Last at Bat, The Sewanee Review

Last at Bat

The Sewanee Review, vol. 129, no. 4 (Fall 2021): 723–741.

A 6,500-word essay about baseball, aging, and toxic parenting in the suburbs.

I was sitting out on the patio at Casey’s with Dewey, and the conversation came back to baseball, as it inevitably does.1 Talking about the competitive league our sons play in—which everyone here just calls "travel"—exerts a strong undertow; there’s no way to avoid getting drawn in. Dewey and I could talk for hours about poorly behaving parents and problematic coaches. We pore over the mechanics and prospects of young players like scouts during a rain delay or sports-radio jockeys. At times, we retell specific plays with the misty nostalgia of one of those documentaries on PBS.

Like the time six years ago, in the first round of the playoffs, his nine-year-old son Hayes was playing second while my Theo, an unflappable eight-year-old lefty, was on the mound. Our guys were overmatched, but we were somehow holding a 2-1 lead coming into the bottom of the sixth with the top of their order coming up. The tension on every pitch was far beyond what you’d expect for kids this young. It was even worse for us parents, who stood arm in arm in foul territory literally holding each other up...

Letter from Cairo, Dear McSweeney's

Letter from Cairo

Dear McSweeney's, Fall 2021

Originally published in McSweeney's, issue 34 (Spring 2010), 16–18.

While working on the Cairo Portfolio for A Public Space, Edwards fasted during the holy month of Ramadan, but allowed himself coffee, leading to a hallucinatory experience. He sent this letter to McSweeney’s.

Dear McSweeney's,

I've never tried to explain why I keep coming back. In some ways I don't grasp it myself. I just get on the plane again and off the plan again and then I'm here.

I didn't plan this trip. It was an impulse. I had work to do but that wasn't it. It hit me that it was Ramadan and I've never been here during Ramadan. Something unexpected always happens. I might come a hair closer—the answer to one more of my questions about Cairo might reveal itself when I least expect it to...

Road to Rapid City

Road to Rapid City

The Believer, 2014

Selected as “Notable Travel Writing of 2014” in The Best American Travel Writing 2015, Andrew McCarthy, Guest Editor (Houghton Mifflin 2015).

We drive into the Black Hills, about an hour from Rapid City, South Dakota, where we’d spent the night. All is quiet in the backseat, where my children’s eyes are fixed on a small screen hanging from the car ceiling. As our car climbs toward Mount Rushmore, they are halfway into the extended climax of Hitchcock’s North by Northwest.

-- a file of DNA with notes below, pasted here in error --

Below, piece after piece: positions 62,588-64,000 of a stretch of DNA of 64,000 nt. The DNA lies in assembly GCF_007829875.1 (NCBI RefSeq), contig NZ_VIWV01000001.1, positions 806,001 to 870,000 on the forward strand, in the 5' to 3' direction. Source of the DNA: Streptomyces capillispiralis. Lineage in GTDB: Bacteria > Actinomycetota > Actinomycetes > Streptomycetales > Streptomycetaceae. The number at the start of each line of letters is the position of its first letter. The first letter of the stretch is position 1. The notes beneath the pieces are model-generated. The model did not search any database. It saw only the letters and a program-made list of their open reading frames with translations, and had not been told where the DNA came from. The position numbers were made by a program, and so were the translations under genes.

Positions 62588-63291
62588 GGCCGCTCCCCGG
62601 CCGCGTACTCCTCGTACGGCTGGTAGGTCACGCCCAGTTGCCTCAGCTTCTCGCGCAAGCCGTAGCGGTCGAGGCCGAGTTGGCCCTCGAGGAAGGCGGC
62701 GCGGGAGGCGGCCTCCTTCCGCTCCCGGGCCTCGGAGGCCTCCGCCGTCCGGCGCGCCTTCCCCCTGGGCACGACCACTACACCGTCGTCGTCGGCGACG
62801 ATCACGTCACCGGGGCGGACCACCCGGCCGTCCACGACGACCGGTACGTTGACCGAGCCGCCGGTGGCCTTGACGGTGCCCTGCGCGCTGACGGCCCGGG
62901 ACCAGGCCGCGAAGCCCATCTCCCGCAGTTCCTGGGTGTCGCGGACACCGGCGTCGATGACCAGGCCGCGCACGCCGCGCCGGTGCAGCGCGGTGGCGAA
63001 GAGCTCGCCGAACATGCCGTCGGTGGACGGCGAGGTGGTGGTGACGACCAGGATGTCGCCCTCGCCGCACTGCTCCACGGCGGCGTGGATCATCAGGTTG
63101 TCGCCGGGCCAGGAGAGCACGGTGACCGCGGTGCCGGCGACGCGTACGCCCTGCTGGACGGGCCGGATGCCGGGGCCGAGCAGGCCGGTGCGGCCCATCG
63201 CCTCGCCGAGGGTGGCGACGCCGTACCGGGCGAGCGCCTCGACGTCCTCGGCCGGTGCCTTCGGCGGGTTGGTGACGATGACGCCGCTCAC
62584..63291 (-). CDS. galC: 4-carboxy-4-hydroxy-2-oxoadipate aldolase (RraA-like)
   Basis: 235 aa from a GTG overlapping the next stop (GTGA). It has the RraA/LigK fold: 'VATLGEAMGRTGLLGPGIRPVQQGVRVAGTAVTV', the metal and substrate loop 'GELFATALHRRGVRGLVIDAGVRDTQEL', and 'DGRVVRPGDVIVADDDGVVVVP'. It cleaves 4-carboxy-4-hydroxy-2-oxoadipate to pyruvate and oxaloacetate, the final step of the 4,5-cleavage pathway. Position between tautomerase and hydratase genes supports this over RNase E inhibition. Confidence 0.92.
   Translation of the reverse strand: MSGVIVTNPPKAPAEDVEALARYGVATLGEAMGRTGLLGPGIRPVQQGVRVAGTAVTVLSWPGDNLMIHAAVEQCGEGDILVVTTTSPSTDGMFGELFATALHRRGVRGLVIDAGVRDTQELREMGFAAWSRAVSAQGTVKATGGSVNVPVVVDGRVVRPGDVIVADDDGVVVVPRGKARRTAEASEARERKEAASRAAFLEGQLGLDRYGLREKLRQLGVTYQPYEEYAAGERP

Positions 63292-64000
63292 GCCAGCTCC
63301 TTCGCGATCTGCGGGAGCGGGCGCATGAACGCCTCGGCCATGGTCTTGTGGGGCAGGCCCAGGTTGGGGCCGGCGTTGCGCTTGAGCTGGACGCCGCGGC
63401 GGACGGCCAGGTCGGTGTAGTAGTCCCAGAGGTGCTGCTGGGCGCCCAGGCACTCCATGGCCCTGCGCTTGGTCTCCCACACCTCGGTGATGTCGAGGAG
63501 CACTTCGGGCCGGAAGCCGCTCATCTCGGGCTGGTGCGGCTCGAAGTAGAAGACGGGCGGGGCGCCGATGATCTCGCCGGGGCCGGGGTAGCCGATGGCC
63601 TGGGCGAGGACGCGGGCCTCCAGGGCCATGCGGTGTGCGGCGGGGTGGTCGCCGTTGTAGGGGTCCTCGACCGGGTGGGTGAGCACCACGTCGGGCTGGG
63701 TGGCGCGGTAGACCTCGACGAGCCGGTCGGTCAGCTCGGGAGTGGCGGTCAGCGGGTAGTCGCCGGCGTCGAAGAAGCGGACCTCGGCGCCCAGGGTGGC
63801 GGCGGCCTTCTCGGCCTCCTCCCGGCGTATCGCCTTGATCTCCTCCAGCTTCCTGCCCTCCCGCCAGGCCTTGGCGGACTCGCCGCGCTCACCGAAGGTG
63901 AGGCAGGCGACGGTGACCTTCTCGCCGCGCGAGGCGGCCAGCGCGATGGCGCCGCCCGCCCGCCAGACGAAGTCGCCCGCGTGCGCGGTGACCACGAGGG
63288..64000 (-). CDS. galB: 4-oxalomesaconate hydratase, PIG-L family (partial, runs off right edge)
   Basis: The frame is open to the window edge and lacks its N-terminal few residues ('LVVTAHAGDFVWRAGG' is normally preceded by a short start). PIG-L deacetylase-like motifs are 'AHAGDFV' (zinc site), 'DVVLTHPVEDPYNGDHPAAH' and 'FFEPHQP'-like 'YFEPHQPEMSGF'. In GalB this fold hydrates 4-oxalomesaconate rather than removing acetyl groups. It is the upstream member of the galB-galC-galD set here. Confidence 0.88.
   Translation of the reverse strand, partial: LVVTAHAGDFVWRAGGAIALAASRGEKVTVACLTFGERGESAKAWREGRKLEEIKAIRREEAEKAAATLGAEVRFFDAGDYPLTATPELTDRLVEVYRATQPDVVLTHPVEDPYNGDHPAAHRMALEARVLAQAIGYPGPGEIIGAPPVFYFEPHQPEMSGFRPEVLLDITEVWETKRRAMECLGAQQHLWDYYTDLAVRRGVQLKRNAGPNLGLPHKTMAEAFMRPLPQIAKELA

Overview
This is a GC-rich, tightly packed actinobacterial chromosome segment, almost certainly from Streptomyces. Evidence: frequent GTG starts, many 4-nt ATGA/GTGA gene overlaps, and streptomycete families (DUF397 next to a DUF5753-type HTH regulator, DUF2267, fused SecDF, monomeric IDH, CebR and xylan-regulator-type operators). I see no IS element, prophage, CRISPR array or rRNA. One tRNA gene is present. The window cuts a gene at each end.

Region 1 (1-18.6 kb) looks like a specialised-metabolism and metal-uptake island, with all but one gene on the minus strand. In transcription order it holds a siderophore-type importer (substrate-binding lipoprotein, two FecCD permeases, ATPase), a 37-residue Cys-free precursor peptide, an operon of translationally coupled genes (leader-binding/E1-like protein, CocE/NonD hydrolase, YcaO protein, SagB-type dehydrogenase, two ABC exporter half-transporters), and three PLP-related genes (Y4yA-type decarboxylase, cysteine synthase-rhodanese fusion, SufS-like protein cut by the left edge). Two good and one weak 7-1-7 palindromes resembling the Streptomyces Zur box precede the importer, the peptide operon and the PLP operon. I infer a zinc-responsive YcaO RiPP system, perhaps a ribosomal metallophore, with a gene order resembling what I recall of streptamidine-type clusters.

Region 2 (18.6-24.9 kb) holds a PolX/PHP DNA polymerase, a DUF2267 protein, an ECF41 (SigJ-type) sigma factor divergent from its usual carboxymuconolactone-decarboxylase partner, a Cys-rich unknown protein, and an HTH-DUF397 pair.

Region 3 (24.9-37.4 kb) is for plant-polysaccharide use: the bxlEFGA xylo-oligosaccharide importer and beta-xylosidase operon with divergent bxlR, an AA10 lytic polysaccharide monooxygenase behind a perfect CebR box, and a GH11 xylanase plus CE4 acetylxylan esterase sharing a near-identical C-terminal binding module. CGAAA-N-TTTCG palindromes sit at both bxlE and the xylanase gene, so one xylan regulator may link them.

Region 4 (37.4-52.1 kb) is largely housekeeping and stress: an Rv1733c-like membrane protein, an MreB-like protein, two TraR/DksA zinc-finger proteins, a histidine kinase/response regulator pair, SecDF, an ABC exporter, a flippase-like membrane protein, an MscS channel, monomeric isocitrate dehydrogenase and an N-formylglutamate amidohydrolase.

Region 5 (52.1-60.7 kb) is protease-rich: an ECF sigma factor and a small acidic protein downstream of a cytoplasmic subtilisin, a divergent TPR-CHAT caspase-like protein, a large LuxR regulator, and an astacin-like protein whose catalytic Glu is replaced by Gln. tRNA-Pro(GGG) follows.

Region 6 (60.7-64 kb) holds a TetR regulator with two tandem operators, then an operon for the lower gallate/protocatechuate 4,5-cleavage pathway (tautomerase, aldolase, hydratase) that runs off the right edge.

Beside me, my wife, Kate, looks out the window. In a mirror, I catch a glimpse of three of my four children absorbed by a spectacle that I can’t see within the car.

But now we have arrived at the entrance to Mount Rushmore National Memorial. I shut off the video system. The kids sigh. They know the rules we are playing by: movies off when we face an especially awesome vista, or arrive at the gate to a national park. It feels wrong to turn off North by Northwest now, however, when we might watch the final twenty minutes in the parking lot. I had tried to plan it so they would already have viewed the great chase scene across the presidents’ faces before we arrived, but I was off by about fifteen minutes...

  • "The Moroccan Paul Bowles," Michigan Quarterly Review 50.2 (Spring 2011): 191–209.
  • An account of Paul Bowles’ complicated friendship with Mohammed Mrabet and Edwards’ own conversations with them both in the 1990s, as he tried to uncover the truth of an elusive literary collaboration.

Watching Shrek in Tehran

Watching Shrek in Tehran

The Believer, 2010

Essay reviewed in The New Yorker and indexed on The Atlantic.

Reprinted in Read Harder: Five More Years of Great Writing from The Believer (2014).

Selected as "Notable Travel Writing of 2010" in The Best American Travel Writing 2011, Sloane Crosley, Guest Editor (Houghton Mifflin 2011).

Downtown Tehran, winter: impossible traffic, the energy of 9 million Iranians making their way through congested streets, the white peaks of the Alborz Mountains disappearing shade by shade in the ever-increasing smog. The government’s declared another pollution emergency, and the center city is closed to license plates ending in odd numbers. The students at the university, where I am teaching a seminar on American Studies, are complaining openly about the failures of their elected officials.

Nahal and I are sitting in a café off Haft-e Tir Square. She is smart and dynamic, a graduate student and freelance journalist who is quick to criticize the US government and the perfidy of CNN. When I mention that, a few days ago, I had overheard Friday prayers and was taken aback by the chanting of Marg bar Amrika! (“Death to America”) she retorts: "But you call us the Axis of Evil!"